US forces 'shot to kill' Terry Lloyd
Terry Lloyd, the ITN journalist killed as he reported on the invasion of Iraq in 2003, was deliberately shot by American forces, a solicitor for his family told an inquest yesterday.
The verdict on his death should be unlawful killing, said Anthony Hudson.
Mr Hudson told Andrew Walker, the assistant deputy Oxfordshire coroner, that he could be "satisfied" on the evidence that whoever opened fire on Mr Lloyd did so with the intention of "killing him or causing serious injury".
He said that American forces were willing to open fire on civilians and were not prevented from doing so by their commanders.
Mr Lloyd, 50, died in March 2003 near Basra after his four-man team became caught in crossfire between American and Iraqi forces. Only a cameraman survived.
Mr Lloyd, an experienced war reporter was a "unilateral" journalist – not "embedded" with a unit under military supervision.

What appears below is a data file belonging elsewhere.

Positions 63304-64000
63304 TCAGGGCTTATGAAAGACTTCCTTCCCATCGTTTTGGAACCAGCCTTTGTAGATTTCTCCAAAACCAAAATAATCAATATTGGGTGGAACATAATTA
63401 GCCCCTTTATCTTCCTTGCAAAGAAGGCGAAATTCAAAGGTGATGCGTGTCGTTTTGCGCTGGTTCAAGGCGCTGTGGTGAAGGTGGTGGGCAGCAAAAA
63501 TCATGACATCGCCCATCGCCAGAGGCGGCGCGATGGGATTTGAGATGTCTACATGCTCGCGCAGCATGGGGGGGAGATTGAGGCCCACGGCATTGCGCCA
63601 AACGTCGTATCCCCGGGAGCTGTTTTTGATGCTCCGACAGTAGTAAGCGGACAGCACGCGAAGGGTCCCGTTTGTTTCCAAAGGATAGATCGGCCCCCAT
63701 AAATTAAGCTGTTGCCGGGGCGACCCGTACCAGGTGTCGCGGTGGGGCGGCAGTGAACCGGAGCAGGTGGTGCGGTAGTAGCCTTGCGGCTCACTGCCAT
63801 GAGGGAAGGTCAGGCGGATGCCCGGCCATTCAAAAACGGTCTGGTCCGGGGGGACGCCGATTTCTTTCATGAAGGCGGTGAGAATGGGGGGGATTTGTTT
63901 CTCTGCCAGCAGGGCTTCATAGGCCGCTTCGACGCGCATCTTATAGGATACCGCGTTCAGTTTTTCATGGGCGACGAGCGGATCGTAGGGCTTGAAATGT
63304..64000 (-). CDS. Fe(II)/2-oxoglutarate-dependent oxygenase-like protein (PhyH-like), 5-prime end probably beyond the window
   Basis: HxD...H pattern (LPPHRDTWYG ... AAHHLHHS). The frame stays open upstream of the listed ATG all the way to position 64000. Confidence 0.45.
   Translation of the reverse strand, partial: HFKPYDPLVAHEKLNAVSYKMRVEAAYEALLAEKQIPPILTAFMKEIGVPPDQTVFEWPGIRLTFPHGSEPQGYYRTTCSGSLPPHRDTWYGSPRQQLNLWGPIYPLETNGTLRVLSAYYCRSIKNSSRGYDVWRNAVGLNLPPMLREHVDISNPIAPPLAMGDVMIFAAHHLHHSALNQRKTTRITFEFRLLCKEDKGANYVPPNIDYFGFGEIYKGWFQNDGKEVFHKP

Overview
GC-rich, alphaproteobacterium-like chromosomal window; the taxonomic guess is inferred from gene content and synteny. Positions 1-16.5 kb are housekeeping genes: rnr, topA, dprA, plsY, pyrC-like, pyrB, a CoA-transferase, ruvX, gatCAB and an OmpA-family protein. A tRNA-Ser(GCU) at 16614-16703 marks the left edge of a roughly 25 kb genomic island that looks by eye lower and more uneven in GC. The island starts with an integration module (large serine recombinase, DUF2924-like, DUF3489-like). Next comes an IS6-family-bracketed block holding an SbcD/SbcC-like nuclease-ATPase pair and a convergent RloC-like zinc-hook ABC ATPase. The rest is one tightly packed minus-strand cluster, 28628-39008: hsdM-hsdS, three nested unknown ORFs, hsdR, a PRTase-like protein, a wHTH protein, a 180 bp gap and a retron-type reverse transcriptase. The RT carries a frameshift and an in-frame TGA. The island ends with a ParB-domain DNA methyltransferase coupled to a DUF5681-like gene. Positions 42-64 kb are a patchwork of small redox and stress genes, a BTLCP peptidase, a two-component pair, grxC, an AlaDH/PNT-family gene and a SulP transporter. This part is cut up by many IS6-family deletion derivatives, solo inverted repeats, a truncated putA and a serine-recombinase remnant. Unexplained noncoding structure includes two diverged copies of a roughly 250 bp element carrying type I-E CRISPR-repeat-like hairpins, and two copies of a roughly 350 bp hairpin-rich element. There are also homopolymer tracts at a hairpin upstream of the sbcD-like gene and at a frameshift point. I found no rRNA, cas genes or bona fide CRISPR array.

His vehicle was clearly marked as "Press" and the fatal shot was fired as he was driven away in an ambulance.
Mr Walker is expected today to reach a verdict after hearing evidence over six days. He has been told that the bullet that killed Mr Lloyd was from an American machinegun, although he had been injured earlier by Iraqi fire.
Witnesses said Mr Lloyd died when the American bullet hit him in the head as he was being driven away in a Red Cross ambulance.
Footage of the attack, filmed by a cameraman attached to the American unit said to have fired on Mr Lloyd, was shown in public for the first time.
The film shows American tanks and soldiers inspecting the smouldering wreckage of Mr Lloyd's 4x4. It was released to the Royal Military Police by American authorities.
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